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1st Jul 2022

EU set to limit vaccine certificate to nine months

  • The new rules would be implemented on 10 January (Photo: Nelson L.)
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The European Commission wants to extend the EU covid certificate beyond next summer, along with new conditions on booster and third shots.

"Beyond the nine months, the vaccination certificate will no longer be recognized if a booster jab hasn't been given," EU justice commissioner Didier Reynders announced on Thursday (25 November).

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Aside from vaccination, a certificate also indicates test and recovery results.

Reynders described the tweaked rules as a "person-based approach" that will rely less on the colour-coded "traffic light map" indicating infection concentration zones.

It means those with a valid certificate will not have to undergo additional restrictions if they come from a red zone inside the EU.

The new regime would start on 10 January next year, once approved by the Council, representing member states.

Even though the efficacy rates of full vaccination drops after six months, EU states are being given an extra three months to administer the boosters in an effort to avoid travel chaos.

"We are allowing for an implementation period, if you like, of three months after the six months," said Reynders, totalling nine months.

But the announcement also comes amid diverging national rules announced in some EU states.

France as of 15 January will not recognise certificates of adults where booster shots have not been administered within the last seven months.

Yet booster shots have been rolling out at a slow pace in neighbouring Belgium, posing possible problems for those wanting to enter France without having to get tested.

Meanwhile, other member states like Hungary have used Russian and Chinese vaccines not approved by the European Medicines Agency.

To date, Pfizer, Moderna, Johnson & Johnson and AstraZeneca are the only jabs approved in the EU.

It means those with different vaccines still will not be able to get the vaccine certificate under the tweaked rules.

Those new rules also mean children under six years of age will not be subject to any travel restriction.

Kids between 6 and 12 will also be exempt unless they come from a high-infection zone, in which case they would need an EU certificate or a negative test result.

Everyone else will be treated as adults.

People without a certificate will still be allowed to travel within the EU but could be required to take a test prior to or after arrival.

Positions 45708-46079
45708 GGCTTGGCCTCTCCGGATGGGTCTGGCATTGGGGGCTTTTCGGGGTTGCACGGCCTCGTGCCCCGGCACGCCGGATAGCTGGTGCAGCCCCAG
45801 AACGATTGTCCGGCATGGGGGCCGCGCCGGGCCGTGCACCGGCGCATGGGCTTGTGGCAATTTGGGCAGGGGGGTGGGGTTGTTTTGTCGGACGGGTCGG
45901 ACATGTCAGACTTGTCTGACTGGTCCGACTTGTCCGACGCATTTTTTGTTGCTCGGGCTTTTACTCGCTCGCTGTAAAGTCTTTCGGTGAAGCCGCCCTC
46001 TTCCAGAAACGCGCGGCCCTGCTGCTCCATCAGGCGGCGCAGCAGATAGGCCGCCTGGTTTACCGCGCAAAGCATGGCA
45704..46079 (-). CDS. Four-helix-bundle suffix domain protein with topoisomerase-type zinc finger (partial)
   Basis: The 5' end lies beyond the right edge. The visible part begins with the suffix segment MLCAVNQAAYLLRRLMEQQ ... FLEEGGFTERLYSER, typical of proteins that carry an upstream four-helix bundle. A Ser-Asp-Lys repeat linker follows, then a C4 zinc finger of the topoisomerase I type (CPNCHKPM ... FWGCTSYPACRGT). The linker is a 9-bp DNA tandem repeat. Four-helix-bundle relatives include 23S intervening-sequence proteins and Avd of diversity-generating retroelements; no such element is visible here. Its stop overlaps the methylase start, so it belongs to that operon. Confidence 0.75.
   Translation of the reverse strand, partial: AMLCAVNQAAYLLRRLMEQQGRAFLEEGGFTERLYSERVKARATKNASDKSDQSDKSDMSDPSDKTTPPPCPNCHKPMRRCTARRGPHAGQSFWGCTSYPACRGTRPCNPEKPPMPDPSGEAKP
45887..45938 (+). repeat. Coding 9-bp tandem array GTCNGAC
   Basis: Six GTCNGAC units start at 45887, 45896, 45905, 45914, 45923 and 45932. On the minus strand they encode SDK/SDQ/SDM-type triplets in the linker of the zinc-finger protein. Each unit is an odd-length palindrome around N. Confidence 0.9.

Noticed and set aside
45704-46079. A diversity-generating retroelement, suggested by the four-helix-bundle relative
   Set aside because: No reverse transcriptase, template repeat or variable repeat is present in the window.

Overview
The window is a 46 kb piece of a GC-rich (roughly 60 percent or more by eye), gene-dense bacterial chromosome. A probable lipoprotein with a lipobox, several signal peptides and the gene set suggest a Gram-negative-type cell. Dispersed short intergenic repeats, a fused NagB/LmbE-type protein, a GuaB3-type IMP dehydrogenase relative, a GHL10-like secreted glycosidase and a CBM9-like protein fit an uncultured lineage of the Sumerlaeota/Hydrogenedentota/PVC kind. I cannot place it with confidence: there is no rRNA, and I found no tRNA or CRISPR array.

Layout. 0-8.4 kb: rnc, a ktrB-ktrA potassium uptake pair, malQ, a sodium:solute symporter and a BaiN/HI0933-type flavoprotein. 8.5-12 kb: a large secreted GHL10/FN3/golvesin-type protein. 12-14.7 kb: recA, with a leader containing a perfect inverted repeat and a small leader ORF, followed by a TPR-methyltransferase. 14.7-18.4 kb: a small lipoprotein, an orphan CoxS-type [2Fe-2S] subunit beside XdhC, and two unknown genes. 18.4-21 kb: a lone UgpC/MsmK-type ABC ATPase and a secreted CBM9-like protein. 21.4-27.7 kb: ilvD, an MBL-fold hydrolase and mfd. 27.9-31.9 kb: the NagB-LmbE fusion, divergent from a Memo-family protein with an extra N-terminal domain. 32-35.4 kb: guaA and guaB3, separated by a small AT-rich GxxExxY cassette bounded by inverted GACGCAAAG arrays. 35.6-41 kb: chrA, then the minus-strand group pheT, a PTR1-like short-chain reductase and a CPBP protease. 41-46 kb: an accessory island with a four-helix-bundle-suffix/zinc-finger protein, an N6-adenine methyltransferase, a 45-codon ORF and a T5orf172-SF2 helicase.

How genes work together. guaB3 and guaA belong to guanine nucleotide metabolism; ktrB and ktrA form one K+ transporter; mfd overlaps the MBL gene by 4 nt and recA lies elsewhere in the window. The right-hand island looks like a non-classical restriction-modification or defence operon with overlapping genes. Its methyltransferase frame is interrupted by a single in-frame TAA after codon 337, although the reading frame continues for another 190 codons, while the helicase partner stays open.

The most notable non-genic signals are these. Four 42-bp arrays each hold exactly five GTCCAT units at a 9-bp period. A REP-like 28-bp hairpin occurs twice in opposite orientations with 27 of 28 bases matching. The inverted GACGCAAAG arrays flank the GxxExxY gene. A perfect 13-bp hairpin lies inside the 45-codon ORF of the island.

Travelling into the EU

Reynder's announcement was also followed by additional rules, starting in March, for people wanting to travel to the EU.

"We are moving away from this country-based approach to an individual-based approach," said EU home affairs commissioner Ylva Johansson.

The EU currently uses a specific list of countries to gauge entry requirements over Covid.

This will be replaced by an "individual-based situation where you have to be vaccinated."

"For children under the age of 18, they can always come in with a PCR test. This is the new rule from the first of March," she also said.

People with EU-approved vaccines can enter without any problems.

Others, with a World Health Organization-approved vaccine, will still need an additional PRC test.

All vaccinated travellers will need to have full primary vaccination in the preceding nine months or have received an additional dose.

Surge of infections triggers new restrictions, despite vaccination

The spike in Covid-19 infections is prompting some EU governments to introduce lockdown measures and restrictions for the unvaccinated. Meanwhile, travel operators are calling for coordination and a common approach for booster doses and valid certificates.

EU Commission: This Covid wave will not hit economy as hard

"Our estimate is that the economic consequences will not be as serious as they have been last winter," economic commissioner Paolo Gentiloni told reporters when presenting the executive's economic recommendations for EU countries.

Omicron shows need for pandemic global pact, WHO says

The emergence of the new and more-contagious Omicron variant has revealed how "perilous and precarious" the Covid situation is and "why the world needs a new accord on pandemics," the chief of the World Health Organisation said.

EU agency: 'Omicron vaccine' approval to take 3-4 months

The EU drug regulator's chief said the bloc is ready to tackle mutations and allow for the fast-track approval of redesigned vaccines. The EU's disease agency said all known European Omicron cases were so far asymptomatic or had mild symptoms.

WHO warns mandatory vaccination 'absolute last resort'

Mandatory vaccination has become a hot topic in the EU, but the European branch of the World Health Organization has warned that it should be "an absolute last resort". Children, meanwhile, account for the highest infection-rates across the continent.

Opinion

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